Category Archives: –CRAWFORD COUNTY GA–

Hortman’s Grocery, Crawford County

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Tenant Farmhouse Ruins, Crawford County

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Seasonal Peach Workers’ Housing, 1910s, Lee Pope

A sign identifies this amazing survivor as the Lee Pope Hotel, though it was actually housing for Pearson Farms’ seasonal peach workers.

All the structures of the Lee Pope Fruit Farm should be included in the National Register of Historic Places as an important example of a 20th century Georgia peach farm.

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Lee Pope House, Circa 1910

According to the Pearson Farm website, the Lee Pope House came with the farm when the property was purchased by John and Rosa Lee Pearson. They raised their family here.

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Commissary, 1910s, Lee Pope

Around 1910, the Pearson family purchased the tremendous Lee Pope Fruit Farm and its peach packing operation here. It included numerous tenant houses, this commissary, a “hotel” which housed seasonal workers (really a dormitory), a packing house (now gone), and numerous barns and sheds. At one time, the Pearson peaches were branded “Big 6”. The family’s long-term preservation of this property provides an important historic lesson of the importance of the peach industry in this section of Middle Georgia and she be commended.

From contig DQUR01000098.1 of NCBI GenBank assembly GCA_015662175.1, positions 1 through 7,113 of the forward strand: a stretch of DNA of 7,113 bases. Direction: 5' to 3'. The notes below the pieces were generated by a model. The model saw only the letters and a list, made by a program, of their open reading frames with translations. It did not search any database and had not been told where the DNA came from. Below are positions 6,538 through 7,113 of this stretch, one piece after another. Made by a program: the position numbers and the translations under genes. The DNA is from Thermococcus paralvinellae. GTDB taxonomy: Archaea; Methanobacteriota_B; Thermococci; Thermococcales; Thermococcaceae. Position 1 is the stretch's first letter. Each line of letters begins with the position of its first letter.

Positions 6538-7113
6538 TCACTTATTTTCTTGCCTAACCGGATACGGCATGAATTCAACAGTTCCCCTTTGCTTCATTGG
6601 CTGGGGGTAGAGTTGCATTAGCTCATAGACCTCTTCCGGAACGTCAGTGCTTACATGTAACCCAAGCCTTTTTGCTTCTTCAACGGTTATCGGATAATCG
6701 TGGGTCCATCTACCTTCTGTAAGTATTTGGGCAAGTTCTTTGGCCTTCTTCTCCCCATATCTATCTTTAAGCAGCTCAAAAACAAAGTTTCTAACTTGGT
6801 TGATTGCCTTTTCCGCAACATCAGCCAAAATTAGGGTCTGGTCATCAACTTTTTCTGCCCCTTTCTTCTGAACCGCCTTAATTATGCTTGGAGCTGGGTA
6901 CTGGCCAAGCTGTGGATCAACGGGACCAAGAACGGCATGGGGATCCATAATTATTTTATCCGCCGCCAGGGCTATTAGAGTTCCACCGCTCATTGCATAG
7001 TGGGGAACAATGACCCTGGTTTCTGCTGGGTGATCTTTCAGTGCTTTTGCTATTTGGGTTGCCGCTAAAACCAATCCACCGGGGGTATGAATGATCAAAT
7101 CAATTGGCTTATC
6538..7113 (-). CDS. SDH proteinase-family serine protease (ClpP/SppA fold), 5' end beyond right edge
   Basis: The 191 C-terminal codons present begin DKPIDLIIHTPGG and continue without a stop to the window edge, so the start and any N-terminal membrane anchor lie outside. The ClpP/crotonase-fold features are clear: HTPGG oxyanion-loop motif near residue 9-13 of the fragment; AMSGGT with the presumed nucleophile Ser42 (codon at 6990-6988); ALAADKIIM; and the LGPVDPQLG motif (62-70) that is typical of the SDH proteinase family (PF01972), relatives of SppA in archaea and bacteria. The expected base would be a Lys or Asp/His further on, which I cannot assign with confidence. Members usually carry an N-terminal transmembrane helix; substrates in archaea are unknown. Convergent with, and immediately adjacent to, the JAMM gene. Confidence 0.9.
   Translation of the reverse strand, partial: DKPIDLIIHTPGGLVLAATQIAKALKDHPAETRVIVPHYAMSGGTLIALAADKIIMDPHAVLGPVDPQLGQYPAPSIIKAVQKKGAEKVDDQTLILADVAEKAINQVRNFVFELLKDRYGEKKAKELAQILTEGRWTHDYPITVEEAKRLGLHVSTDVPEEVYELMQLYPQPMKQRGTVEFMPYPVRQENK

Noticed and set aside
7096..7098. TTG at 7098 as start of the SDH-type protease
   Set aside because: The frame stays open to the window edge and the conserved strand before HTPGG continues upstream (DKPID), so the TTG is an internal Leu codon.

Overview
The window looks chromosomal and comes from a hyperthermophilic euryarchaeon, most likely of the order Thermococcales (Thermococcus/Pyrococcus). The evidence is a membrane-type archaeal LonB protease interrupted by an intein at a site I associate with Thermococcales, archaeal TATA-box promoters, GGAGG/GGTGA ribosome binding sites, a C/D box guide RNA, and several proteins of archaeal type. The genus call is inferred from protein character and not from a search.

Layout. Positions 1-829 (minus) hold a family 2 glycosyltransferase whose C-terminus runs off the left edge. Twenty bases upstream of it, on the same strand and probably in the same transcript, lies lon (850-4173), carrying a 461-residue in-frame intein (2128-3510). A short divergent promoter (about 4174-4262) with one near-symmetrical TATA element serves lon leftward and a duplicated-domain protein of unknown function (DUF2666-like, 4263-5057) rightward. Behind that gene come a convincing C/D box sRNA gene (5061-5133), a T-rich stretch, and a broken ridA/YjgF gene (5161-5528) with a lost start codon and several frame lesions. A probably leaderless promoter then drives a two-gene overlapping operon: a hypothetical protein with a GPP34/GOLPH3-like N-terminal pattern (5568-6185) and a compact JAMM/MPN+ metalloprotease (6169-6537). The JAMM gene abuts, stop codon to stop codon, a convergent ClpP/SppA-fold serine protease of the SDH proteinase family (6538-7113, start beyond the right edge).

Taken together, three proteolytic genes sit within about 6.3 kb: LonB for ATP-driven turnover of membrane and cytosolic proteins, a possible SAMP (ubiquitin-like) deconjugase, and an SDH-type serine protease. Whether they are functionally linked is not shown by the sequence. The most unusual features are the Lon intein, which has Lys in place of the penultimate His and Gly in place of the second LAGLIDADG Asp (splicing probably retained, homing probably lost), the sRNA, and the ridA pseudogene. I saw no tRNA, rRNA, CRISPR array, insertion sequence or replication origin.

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Tenant Farmhouse, Crawford County

This was likely part of the Pearson peach farming operation located in Crawford and Peach counties.

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Dickey Farms Peaches, 1936, Musella

dickey-farms-legendary-peaches-ice-cream-musella-ga-crawford-county-photograph-copyright-brian-brown-vanishing-south-georgia-usa-2014

The packinghouse at Dickey Farms is the oldest continuously operating facility of its kind in Georgia. Built in 1936 from lumbers hewn on land owned by “Mr. Bob” Dickey, it’s the most prominent structure in Musella and a real icon of Georgia’s most famous crop. It’s not an exaggeration to say that it’s the center of life in this friendly little Middle Georgia town. If you pass through here when peaches aren’t in season, you might think it’s a ghost town, but when they are in season, it’s like a small metropolis. Everything here revolves around peaches. The season runs from the middle of May through the second week of August and Dickey Farms is open seven days a week. When I walked onto the “porch” at the packinghouse I was greeted by baskets full of these beautiful June Princes, a variety of Semi-Freestone that gets plump and sweet around the 10th of June.

Dickey Farms Peaches Musella GA June Prince Photograph Copyright Brian Brown Vanishing South Georgia USA 2015

A bit of history from the Dickey Farms website*: Robert L. “Mr. Bob” Dickey was an early pioneer of “multi-tasking”, being a postmaster, undertaker, depot agent and general store manager.  However, his heart was in the peach industry, and we are reaping the rewards today.